Half-track Bates Steel Mule Works Hard
(Page 2 of 2)
Over the years, three different engines were supplied for the Model F. A Midwest engine with a 4-1/2-by-5-1/4-inch bore and stroke was used from 1921 to 1925. A Beaver engine with a 4-1/4-by-6-inch bore and stroke was used from 1926 to 1928. A LeRoi with a 4-1/4-by-6-inch bore and stroke was used from 1929 to 1937.
Ron’s Steel Mule uses the Beaver engine and is rated at 18-25 hp. The tractor has two forward speeds and one reverse and weighs 4,850 pounds. Bates advertising claimed that the tractor was “The most efficient tractor in America, with crawler traction, quality construction, pulls 3-4 plows, and handles a 28-32 thresher.”
This tractor has two wheels for front-wheel steering, but it also has heavy-duty brakes at each rear wheel to aid in turning. A foot-operated clutch enables the operator to shift gears. The gear shifter is within easy reach.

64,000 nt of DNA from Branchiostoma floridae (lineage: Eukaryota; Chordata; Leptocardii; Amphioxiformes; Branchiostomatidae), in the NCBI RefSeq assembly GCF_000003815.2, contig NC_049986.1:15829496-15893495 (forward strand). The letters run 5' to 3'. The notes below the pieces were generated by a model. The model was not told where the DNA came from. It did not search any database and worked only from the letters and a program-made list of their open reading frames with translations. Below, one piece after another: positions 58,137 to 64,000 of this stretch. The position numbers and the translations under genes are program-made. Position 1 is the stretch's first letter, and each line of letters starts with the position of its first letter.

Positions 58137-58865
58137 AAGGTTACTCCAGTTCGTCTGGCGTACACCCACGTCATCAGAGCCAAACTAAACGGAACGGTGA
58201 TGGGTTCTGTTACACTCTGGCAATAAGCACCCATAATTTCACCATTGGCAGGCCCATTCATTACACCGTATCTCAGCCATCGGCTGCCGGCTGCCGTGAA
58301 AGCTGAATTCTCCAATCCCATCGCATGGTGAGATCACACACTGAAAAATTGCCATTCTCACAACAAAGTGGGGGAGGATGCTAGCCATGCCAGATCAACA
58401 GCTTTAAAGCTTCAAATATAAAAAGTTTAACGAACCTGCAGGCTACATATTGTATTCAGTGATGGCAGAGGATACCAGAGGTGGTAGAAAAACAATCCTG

A malleable link chain track encircles the main drive gear, and a center idler keeps downward pressure on the track and around a front idler. The track’s shoes have cleats for improved traction. Each track has a separate adjusting screw and a spring-loaded tensioner to keep the track tight over rough terrain.
Lansing-built Bates tractors came on the market in 1911. In 1929, Bates Machine & Tractor Co. became a division of Foote Bros. Gear & Machine Co. The line resurfaced as Bates Mfg. Co. from 1935-’37; production of Bates tractors appears to have ended in 1937. Many early tractor manufacturers did not last as long. FC
James N. Boblenz grew up on a farm near New Bloomington, Ohio. He now lives in Marion, Ohio, and is interested in antique farm equipment, particularly rare and lesser-known tractors and related items. E-mail him at firstname.lastname@example.org.
Page: << Previous 1
| 2 |